Although invited to the event I did not want to participate, and I wish to explain the reasons for my perplexity and disagreement. This symphonic opera, full of compassion for innocent victims, expresses in a musical form a number of fundamental themes of the Christian faith; in the light of the Passion and of the suffering of Jesus and his mother, an interpretation is given of the world’s suffering.
And it is always through this vision that the suffering of the Shoah are understood and interpreted. Kiko Arguello says: “Some say that after Auschwitz you cannot believe in God anymore… No! It is not true! God became a man to take on the suffering of all the innocent people… this is what Jesus has done: He is the innocent, completely innocent, the lamb taken to the butcher without protest, he is carrying everyone’s suffering.” It is not new for Catholicism to express these concepts in relation to the Shoah; John Paul II, when he visited Auschwitz, defined it as “The Golgotha of our times”, putting together the Passion and the Shoah. But in the case of Kiko’s Symphony, this Christian theological line gets stronger because of the specific attention to the Jewish element, that is particularly strong in the Cammino Neocatecumenale; in the panorama of Catholic movements the Cammino can be distinguished precisely for its friendship towards the Jewish people, the underlining of the Jewish roots of Catholicism, and for the systematic use of Jewish elements (that exposes the movement to the criticism of those – in the Christian world – who denounce this “Judaisation” of Catholicism). As the musicologist Ignacio Prats Arolas explains on the Cammino’s website, “The Symphony by Kiko Arguello is the first case where a in musical language inspired by melodic, timbric and, in certain places, syntactic elements of Judaism, Christian contents are explicitly communicated, like the Passion and the Resurrection… in a context of paraliturgical performance where Jews and Christians meet… certain specific musical qualities are precisely those that have encouraged a reading of this celebration as a moment of ‘reconciliation’”.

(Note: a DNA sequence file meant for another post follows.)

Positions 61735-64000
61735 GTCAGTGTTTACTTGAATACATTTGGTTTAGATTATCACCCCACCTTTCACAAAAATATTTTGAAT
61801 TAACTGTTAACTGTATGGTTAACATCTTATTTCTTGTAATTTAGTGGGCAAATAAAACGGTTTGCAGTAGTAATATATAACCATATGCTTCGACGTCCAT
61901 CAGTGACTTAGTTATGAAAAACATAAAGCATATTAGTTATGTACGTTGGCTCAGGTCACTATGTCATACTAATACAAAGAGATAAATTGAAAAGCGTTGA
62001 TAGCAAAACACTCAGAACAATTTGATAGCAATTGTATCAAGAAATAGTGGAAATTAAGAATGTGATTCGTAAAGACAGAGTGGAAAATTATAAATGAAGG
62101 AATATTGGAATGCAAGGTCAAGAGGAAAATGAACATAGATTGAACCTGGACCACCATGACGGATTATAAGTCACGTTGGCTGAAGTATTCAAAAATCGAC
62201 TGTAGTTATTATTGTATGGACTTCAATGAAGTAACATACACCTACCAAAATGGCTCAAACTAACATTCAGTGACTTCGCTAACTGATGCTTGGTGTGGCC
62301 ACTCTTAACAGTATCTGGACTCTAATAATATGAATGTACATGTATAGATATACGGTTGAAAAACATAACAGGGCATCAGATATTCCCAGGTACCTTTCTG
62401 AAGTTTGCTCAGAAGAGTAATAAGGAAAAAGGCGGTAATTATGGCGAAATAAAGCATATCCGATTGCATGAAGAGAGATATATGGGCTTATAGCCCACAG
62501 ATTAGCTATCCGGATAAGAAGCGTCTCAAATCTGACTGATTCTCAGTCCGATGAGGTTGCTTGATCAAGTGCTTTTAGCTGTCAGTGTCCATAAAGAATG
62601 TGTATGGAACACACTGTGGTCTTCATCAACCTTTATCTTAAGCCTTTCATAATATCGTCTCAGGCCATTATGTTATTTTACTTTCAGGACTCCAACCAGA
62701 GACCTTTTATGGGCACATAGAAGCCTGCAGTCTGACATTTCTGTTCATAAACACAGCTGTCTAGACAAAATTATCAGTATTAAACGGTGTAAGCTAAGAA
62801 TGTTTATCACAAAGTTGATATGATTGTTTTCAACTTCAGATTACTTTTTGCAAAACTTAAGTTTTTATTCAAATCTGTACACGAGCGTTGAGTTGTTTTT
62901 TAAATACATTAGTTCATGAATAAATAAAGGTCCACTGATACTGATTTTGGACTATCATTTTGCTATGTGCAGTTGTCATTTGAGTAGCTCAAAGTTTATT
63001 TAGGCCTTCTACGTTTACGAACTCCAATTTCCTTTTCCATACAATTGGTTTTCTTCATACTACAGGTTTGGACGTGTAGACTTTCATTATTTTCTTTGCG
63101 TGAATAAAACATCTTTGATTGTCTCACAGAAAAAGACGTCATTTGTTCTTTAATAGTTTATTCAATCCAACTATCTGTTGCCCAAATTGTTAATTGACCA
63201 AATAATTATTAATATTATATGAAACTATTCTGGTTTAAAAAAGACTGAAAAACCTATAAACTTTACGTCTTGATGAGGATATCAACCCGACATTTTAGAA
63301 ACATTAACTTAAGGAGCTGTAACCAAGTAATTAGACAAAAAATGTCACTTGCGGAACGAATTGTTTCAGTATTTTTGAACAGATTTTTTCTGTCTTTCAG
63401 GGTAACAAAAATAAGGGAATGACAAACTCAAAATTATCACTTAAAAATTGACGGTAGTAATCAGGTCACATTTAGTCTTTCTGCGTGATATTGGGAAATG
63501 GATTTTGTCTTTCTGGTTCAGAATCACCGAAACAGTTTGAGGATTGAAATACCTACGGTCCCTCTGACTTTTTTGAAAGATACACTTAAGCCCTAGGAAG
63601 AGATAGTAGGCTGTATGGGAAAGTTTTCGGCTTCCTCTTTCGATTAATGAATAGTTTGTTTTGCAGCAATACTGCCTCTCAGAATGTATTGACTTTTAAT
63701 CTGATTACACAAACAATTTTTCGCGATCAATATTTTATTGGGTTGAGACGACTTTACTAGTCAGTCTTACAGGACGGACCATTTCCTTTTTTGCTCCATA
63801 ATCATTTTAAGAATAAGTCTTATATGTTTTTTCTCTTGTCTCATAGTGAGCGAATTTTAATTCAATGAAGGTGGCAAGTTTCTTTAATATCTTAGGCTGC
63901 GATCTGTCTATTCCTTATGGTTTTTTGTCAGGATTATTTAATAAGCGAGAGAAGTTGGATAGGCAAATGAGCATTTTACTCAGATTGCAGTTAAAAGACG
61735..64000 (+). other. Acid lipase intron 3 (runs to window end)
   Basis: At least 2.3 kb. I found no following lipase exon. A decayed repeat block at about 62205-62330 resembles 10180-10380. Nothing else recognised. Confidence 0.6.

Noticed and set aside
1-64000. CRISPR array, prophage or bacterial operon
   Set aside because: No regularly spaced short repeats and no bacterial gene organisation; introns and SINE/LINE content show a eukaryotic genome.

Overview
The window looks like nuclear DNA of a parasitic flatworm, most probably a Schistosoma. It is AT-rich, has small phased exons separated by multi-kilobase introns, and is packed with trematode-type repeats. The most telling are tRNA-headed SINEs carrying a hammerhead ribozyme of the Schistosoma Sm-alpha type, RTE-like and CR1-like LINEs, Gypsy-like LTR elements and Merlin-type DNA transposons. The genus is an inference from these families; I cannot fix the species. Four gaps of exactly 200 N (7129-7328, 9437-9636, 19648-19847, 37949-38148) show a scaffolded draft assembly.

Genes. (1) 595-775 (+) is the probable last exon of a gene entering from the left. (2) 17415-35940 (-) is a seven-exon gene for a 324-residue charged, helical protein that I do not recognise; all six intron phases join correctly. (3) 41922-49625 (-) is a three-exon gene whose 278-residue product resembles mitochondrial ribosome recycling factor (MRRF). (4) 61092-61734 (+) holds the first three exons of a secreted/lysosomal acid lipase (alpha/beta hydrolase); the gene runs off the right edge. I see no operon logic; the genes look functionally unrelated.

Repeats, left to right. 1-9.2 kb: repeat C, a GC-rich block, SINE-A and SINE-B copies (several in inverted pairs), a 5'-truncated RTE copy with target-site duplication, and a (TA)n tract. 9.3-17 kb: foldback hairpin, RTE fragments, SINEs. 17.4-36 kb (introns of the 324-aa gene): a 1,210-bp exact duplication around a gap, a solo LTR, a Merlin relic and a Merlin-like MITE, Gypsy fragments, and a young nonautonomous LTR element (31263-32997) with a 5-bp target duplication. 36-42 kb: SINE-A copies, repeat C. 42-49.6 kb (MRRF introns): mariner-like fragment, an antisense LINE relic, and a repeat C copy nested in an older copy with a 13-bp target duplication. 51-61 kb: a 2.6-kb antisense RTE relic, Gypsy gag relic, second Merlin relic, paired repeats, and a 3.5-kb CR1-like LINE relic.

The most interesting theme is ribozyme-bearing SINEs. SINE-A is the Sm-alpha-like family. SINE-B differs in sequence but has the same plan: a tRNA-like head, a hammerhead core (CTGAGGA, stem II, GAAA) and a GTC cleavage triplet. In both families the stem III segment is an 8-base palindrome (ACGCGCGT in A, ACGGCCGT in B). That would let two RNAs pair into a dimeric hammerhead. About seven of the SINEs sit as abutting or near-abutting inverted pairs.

These specific explanations are the reason of my personal disagreement, which appear to sound out of tune with such an intense demonstration of sympathy and condivision; a disagreement that is based on various arguments.
The symphony expresses in musical form, and with very intense emotions, a theological interpretation of the Shoah. First of all, it is an interpretation, legitimate in the field of faith and of free ideas, but which goes against the “mystery” of the Shoah, its exclusivity, its defying reason, the risk of giving a meaning to all this, especially if in a sacrificial sense; the general context and the specific location of the event (the gates of Auschwitz) should impose the greatest caution, if not silence. Secondly, it is a theological explanation based on the principles of the Christian faith that as such is totally alien, foreign end antithetical to Judaism: anyone who accepts this interpretation is already Christian, outside of Judaism (and not a Jew crowning his path…).